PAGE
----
Gas explosion caused a Hot air balloon to plunge uncontrolled as about 19 tourists of different nationalities were killed in Luxor. Surprisingly, the pilot of hot air balloon and another passenger who managed to jump out of the balloon survived the accident.
A hot air balloon has crashed near the Egyptian town of Luxor killing 19 tourists who were aboard. One tourist and the balloon pilot have survived the crash, according to the firm which operates the flights.
The victims are said to be from Britain, France and Japan among other countries.
It is believed the accident happened after a gas explosion at 300 metres.
The accident happened over the west bank of the Nile river. Hot air ballooning at dawn is popular with tourists who go to Luxor to visit its pharaonic temples and the tombs of the Valley of the Kings, including in Tutankhamen’s.
Cherry Tohamy’s balloon was landing when she heard an explosion and saw flames from a balloon above.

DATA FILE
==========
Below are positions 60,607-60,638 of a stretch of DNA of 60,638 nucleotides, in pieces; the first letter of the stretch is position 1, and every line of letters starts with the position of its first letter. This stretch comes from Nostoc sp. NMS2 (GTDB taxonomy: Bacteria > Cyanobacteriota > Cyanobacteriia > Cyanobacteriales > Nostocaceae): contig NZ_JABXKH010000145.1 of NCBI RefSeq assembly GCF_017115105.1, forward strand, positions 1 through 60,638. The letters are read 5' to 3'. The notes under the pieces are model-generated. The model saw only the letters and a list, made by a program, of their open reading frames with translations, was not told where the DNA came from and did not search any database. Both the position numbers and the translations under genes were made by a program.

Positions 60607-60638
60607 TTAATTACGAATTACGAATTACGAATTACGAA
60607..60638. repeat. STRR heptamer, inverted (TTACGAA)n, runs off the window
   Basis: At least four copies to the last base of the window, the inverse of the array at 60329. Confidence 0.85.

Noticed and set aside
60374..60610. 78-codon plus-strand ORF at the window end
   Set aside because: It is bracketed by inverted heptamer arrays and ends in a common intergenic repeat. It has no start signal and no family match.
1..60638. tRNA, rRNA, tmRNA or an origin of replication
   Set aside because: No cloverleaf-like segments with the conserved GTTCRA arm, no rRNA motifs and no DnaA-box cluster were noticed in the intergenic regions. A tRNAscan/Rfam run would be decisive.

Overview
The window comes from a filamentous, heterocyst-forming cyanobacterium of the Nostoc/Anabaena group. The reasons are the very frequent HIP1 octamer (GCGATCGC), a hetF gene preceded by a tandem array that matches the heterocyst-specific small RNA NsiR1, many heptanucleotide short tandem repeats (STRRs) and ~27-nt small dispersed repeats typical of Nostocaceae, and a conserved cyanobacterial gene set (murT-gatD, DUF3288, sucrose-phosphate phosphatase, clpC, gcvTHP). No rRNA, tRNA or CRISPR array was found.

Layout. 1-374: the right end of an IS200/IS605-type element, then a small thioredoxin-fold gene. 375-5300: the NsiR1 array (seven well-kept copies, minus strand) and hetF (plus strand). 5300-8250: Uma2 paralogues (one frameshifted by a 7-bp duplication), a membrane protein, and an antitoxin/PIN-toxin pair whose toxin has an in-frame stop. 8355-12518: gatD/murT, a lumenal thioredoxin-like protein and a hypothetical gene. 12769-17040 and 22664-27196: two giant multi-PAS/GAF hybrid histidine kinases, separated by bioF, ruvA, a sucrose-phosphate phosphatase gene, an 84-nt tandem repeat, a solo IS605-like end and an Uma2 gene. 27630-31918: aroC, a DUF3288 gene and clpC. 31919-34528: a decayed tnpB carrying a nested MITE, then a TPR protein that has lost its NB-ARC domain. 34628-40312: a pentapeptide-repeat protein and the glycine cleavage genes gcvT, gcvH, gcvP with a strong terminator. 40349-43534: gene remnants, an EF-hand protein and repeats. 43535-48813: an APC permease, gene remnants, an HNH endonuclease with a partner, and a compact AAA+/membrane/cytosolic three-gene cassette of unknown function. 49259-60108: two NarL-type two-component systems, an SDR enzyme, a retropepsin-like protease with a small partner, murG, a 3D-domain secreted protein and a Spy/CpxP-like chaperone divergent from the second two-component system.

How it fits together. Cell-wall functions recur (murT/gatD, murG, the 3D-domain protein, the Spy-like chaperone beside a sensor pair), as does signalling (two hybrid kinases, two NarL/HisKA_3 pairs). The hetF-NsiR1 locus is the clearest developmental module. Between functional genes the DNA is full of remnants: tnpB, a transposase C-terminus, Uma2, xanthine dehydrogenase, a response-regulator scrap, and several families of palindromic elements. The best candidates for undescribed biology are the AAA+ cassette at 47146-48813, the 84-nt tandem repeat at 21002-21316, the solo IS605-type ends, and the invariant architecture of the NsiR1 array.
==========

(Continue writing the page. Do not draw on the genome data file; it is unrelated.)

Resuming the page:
“Our pilot told us that the balloon had hit a high pressure electrical cable and a cylinder on board exploded,” said Ms Tohamy, an Egyptian living in Kuwait who was on holiday in Luxor.
“People were jumping out of the balloon from about the height of a seven-storey building.”
She said ambulances were at the scene within 15 minutes.
Another witness, US photographer Christopher Michel said his balloon was just about to land when he “heard an explosion and saw smoke”.
Hot air balloon crashes have happened in Luxor before. Two British women were among 16 injured when their balloon came down after hitting a communications tower in April 2009.
Linda Lea: “It brought back all the mayhem and horrific events of that day”.
Balloons were grounded for six months after that crash while safety measures were tightened up and pilots were re-trained by Egypt’s Civil Aviation Authority.
But, says the BBC’s Aleem Maqbool in Cairo, since the 2011 revolution that toppled President Hosni Mubarak, the rule of law is not being respected in many aspects of Egyptian life, so it has been difficult for the tourism ministry to impose its authority on sites like this.
Luxor, like many other parts of Egypt, has seen a sharp downturn in visitor numbers since the uprising.